Kalends of January first feria, twenty-sixth of the moon, AD 1128.
A leap year and embolismal year. The men of Magh Itha, i.e. Domnall ua Gailmredhaigh, and the Cenél Moain stormed a house against the king of Fir Manach, i.e. Faelán ua Duibdara, and he fell by them, and a number of the nobles of the Fir Manach with him.
Gilla Pátraic son of Tuathal, successor of Coemghein, was killed by the Uí Muiredaigh in the middle of Glenn dá Locha.
A defeat was inflicted by the horsemen of Conchobor grandson of Lochlainn on the horsemen of Tigernán ua Ruairc, and in it fell ua Ciarda, king of Cairpre, and Cathal ua Roghallaigh, and Sitriuc ua Mael brigte, and the son of Aed ua Dubda, king of Uí Amalgadha, and many others.
Muirgius ua Nioc, superior of Tuaim dá Gualann for a time, died in Inis in Ghaill.
A detestable and unprecedented deed of evil consequence, that merited the curse of the men of Ireland, both laity and clergy, and of which the like was not previously found in Ireland, was committed by Tigernán ua Ruairc and the Uí Briúin, i.e. the successor of Patrick was insulted to his face, that is, his company was robbed and some of them killed, and a young cleric of his own household that was in a cuilebadh was killed there. The aftermath that came of that misdeed is that there exists in Ireland no protection that is secure for anyone henceforth until that evil deed is avenged by God and man. The insult offered to the successor of Patrick is as an insult to the Lord, for the Lord Himself said in the Gospel: 'He who despiseth you despiseth me, He who despiseth me despiseth Him who sent me.' Luke 10, 4..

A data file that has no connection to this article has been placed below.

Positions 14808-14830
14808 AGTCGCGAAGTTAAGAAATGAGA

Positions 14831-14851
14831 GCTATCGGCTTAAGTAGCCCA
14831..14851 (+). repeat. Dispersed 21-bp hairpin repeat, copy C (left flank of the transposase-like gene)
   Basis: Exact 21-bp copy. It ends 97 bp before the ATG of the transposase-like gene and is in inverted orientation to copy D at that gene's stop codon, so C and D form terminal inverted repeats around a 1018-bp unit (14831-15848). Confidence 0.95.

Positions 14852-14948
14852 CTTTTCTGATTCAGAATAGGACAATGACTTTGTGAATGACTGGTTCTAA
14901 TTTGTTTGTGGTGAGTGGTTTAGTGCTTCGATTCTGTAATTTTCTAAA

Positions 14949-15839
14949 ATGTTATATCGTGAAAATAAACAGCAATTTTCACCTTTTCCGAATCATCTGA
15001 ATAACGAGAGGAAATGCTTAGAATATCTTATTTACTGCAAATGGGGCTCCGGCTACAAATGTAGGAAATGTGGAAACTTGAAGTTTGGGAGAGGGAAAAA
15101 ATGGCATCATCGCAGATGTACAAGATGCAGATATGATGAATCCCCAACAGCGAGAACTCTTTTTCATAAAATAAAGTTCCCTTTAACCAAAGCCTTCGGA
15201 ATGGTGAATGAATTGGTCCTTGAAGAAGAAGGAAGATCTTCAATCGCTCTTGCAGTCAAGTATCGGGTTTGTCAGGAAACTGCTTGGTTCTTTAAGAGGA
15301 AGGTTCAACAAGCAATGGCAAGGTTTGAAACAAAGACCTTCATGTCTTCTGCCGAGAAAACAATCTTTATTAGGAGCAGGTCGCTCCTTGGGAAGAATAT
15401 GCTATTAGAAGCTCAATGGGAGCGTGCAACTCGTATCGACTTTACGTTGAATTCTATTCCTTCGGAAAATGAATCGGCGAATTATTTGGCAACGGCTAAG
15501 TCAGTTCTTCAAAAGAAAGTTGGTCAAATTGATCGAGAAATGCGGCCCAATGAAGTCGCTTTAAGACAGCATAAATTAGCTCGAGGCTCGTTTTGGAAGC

A raid was made by Tairdelbach ua Conchobuir into Laigin, and he plundered Loch Garman; thence he passed around Laigin to Áth Cliath, and destroyed many cattle along that way; from Áth Cliath he went to his house again. The disrepute of that expedition lies on Tigernán ua Ruairc.
A raid was made by Maghnus and the men of Fernmag into Tír Briúin, and they took great booty. Tigernán with the Uí Briúin and a number of others overtake them at Áth Fhirdiadh. Battle is given between them, and Tigernán and the Uí Briúin are defeated, and three or four hundred of them are killed, for the honour of Patrick.
An army was brought by Conchobor ua Lochlainn and the Cenél Eógain and the Dál Araide and the Airgialla into Magh Coba, and they took the hostages of the Uí Echach. They turn thereafter south into the territory of the men of Brega, and left some of their people dead there and committed a great crime before God and man, i.e. the burning of Áth Truim with its churches, and a number of people suffered martyrdom there. They returned home, not having obtained peace from God or men.
A year and a half's peace or a little more was made by the successor of Patrick between the Connachta and the men of Mumu.